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0000017b-f971-ddf0-a17b-fd73f4140000Coverage of the 2018 Elections in Spokane, throughout the region, and across the country. Support for SPR Election reporting is provided by Spokane Journal of Business, Express Employment Professionals, and SPR members.Click here for a list of 2018 Election Coverage Special Events

Spokane County Assessor's Race Features Two Republicans

Spokane County voters will see a new leader in the county assessor’s office, come next year. The incumbent, Vicki Horton, is leaving at the end of her term. One of her lieutenants is vying to replace her, as is a local realtor who once filled in for a year as a legislator in Olympia. Both are Republicans.

Tom Konis started his career in the assessor’s office nearly 25 years ago.

“My job is to place values on buildings and land that is then the basis of your tax bill,” Konis said.

And how do you do that?

“Depends on the type of property," he said. "A lot of the more normal parcels we look at comparable sales and then try to get the value in that range.”

Sometimes there are no comparable sales, for example, at one of Konis’s assignments, the former Kaiser Aluminum complex in North Spokane. That makes the assessment a little trickier. And when the valuation is made, people who disagree with it sometimes make a trip to the courthouse to give the assessor a piece of their mind.

Konis says that’s just part of the job, and he defends the role of the assessor’s office as a necessary part of the structure of county government.

He’s served under several assessors and now, a quarter of a century in, with his latest boss leaving, he’s decided it’s his turn to give it a try.

“I’m not sure that I know why I want to be the head guy other than I have the experience and the knowledge in the office," he said. "I think the transition will be a smooth one. Right now the assessor’s office is performing at a pretty good level. We rank at the top in just about every statistical category the Department of Revenue, which oversees all of the assessor’s offices, tracks. We’re doing really well.”

He says the assessor’s office is a professional office; its people require formal training, and it’s best run by someone who has had that training.

“I’m not a politician. I’ve never wanted to be a politician and there really is no room for politics in our office," he said. "Everybody who comes into our office should be treated the same, no matter what party or whatever you’re affiliated with.”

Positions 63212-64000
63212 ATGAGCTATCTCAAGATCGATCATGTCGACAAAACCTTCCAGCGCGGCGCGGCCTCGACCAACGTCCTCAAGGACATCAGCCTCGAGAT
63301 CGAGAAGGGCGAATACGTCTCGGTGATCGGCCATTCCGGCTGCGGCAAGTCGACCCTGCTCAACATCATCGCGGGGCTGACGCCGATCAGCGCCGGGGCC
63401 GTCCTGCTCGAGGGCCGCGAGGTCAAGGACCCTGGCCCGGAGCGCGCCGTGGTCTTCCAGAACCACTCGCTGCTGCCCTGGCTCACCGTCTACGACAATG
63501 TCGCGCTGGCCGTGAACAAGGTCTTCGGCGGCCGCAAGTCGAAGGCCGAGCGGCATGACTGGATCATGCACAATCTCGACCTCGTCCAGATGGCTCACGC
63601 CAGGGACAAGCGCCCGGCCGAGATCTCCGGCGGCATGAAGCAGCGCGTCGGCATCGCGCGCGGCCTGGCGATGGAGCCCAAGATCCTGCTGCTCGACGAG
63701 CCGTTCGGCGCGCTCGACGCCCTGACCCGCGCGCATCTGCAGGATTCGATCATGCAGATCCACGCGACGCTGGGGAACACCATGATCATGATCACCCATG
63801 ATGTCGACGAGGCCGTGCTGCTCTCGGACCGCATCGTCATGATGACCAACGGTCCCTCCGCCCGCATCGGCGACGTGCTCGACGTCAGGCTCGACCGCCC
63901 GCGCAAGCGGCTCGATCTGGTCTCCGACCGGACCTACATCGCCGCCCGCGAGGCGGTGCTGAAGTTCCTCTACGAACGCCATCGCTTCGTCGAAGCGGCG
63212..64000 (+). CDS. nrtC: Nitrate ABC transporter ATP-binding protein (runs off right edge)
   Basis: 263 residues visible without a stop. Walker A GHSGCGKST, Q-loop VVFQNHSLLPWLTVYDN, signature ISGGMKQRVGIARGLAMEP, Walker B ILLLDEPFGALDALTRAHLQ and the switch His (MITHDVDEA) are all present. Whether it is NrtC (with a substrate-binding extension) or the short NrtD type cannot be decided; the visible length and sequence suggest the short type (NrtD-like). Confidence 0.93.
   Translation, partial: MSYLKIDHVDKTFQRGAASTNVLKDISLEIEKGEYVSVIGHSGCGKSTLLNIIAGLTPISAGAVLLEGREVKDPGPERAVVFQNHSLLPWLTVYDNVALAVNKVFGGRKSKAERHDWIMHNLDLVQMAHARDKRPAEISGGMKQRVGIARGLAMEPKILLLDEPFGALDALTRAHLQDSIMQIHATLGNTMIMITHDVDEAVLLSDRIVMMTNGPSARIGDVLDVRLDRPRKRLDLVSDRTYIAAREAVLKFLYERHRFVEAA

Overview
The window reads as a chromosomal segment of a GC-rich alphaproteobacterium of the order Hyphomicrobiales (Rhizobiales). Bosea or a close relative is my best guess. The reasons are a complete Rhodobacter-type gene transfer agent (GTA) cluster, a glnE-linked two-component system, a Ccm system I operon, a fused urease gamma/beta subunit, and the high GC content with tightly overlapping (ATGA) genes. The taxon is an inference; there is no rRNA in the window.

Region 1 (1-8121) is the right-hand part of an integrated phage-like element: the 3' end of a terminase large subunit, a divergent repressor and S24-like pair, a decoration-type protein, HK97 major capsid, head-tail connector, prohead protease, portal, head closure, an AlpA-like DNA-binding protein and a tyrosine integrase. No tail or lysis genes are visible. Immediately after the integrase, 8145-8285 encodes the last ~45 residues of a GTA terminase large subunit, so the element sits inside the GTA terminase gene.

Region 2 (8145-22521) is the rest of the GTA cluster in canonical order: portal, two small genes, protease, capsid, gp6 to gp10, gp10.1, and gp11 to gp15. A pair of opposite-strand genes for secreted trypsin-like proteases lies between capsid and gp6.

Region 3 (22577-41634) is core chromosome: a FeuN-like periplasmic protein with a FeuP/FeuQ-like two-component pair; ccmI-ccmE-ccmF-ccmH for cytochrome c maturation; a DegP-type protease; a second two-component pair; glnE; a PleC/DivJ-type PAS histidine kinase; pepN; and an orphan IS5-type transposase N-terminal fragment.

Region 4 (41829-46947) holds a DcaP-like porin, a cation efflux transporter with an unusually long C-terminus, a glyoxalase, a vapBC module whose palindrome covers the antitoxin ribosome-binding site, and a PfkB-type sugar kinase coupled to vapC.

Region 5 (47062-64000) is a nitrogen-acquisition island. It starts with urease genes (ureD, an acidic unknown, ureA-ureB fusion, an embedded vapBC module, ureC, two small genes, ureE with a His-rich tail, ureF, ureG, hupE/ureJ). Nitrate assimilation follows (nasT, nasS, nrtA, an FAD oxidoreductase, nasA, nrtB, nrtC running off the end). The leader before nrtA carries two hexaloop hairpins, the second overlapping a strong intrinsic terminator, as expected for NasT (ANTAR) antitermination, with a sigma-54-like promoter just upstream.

Konis’s opponent, Leonard Christian, is also a Republican. He retired from the Air Force and went into real estate sales. He also served one year in the legislature as a replacement for former Spokane Valley state Rep. Larry Crouse. Christian was defeated when he sought to be re-elected to that seat. He says others had approached him in the past about running for assessor, but he declined because Horton, a fellow Republican, held the office.

“When I found out she had announced she’s retiring, it became an open seat and I got another phone call. I thought I should look at this a little bit more," Christian said. "I started going down the list of what they do and it’s just check, check, check. It’s a business position. You’re managing a three-point-four million dollar budget of the taxpayers’ money.”

Christian thought it was a good fit for him, so he filed to run. He says the people skills he developed as a realtor will allow him to improve the customer service of the assessor’s office.

Christian is a member of the county’s Board of Equalization, which considers tax appeals from property and business owners. He says Spokane County has one of the highest appeals rates in the state. He says that highlights the need for better communications from the assessor’s office.

“I’ve been dealing with people’s issues a good portion of my life and I find that most people just want to be heard. They want to be able to sit down with you and be able to explain their issue and, hopefully, you’ll be able to resolve that," he said.

Christian says he supports a full review of the appraisal process to make assessments more frequent and more accurate.

“Homes are sold, across the nation, on average, once every five years," Christian said. "So why are we not taking that sales price and assigning that as the assessed price when it’s sold? If it’s an arms-length transaction, they had a fee appraisal. They had somebody who is certified and licensed in the state go into the home, paid to look inside the home, not just sit out in the front street and take a picture. Look at the home. Come up with a value of the home. We disregard that value of what the actual home sold for.”

Leonard Christian is one of two Republican candidates for Spokane County assessor. He and fellow Republican Tom Konis are squaring off in the August primary. Since they’re the only two candidates in the race, they’ll also run against each other in November. You can hear our full interviews here.